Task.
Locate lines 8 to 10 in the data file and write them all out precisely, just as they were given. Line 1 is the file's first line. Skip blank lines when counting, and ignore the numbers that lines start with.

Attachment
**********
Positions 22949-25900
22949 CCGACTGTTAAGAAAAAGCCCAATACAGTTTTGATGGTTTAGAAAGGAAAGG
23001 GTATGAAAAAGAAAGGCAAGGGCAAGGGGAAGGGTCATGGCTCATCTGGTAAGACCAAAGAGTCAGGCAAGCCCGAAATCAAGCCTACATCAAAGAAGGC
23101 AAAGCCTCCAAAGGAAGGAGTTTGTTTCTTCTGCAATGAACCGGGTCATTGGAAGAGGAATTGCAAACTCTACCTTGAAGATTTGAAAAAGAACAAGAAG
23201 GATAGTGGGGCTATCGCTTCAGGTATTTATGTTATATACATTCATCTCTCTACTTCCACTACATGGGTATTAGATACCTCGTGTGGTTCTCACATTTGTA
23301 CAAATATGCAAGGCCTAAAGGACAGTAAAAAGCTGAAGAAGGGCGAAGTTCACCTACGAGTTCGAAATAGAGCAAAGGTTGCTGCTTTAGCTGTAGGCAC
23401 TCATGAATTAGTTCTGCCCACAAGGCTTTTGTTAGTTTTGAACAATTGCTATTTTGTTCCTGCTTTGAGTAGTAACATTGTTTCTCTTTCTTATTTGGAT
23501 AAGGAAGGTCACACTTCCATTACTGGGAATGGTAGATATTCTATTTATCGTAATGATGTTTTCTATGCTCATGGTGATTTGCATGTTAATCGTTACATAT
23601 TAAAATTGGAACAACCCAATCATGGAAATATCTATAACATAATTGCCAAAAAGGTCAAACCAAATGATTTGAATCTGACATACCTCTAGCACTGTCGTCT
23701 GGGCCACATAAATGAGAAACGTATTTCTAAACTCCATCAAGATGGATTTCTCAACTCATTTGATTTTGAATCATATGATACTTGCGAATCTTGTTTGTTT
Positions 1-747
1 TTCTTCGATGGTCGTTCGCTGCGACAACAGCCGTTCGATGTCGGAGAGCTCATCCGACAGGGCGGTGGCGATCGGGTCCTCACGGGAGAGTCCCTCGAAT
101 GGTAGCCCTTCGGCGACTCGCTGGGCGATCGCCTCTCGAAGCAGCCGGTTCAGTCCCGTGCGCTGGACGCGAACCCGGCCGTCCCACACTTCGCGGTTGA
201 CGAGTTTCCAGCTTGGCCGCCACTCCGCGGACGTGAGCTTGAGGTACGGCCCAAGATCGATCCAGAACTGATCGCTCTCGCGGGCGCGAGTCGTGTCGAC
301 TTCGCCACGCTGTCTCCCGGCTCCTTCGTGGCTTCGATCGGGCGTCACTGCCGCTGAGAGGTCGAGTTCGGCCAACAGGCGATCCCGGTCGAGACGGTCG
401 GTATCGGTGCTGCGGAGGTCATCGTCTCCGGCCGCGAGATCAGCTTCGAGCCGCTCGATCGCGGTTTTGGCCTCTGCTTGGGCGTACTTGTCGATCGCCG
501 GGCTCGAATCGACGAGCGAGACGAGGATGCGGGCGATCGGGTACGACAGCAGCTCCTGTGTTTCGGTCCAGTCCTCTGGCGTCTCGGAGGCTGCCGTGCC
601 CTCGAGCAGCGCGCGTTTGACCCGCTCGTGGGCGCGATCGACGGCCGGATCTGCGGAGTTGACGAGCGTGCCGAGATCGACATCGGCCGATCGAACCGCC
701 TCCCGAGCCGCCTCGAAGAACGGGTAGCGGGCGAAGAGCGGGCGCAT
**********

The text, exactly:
23501 AAGGAAGGTCACACTTCCATTACTGGGAATGGTAGATATTCTATTTATCGTAATGATGTTTTCTATGCTCATGGTGATTTGCATGTTAATCGTTACATAT
23601 TAAAATTGGAACAACCCAATCATGGAAATATCTATAACATAATTGCCAAAAAGGTCAAACCAAATGATTTGAATCTGACATACCTCTAGCACTGTCGTCT
23701 GGGCCACATAAATGAGAAACGTATTTCTAAACTCCATCAAGATGGATTTCTCAACTCATTTGATTTTGAATCATATGATACTTGCGAATCTTGTTTGTTT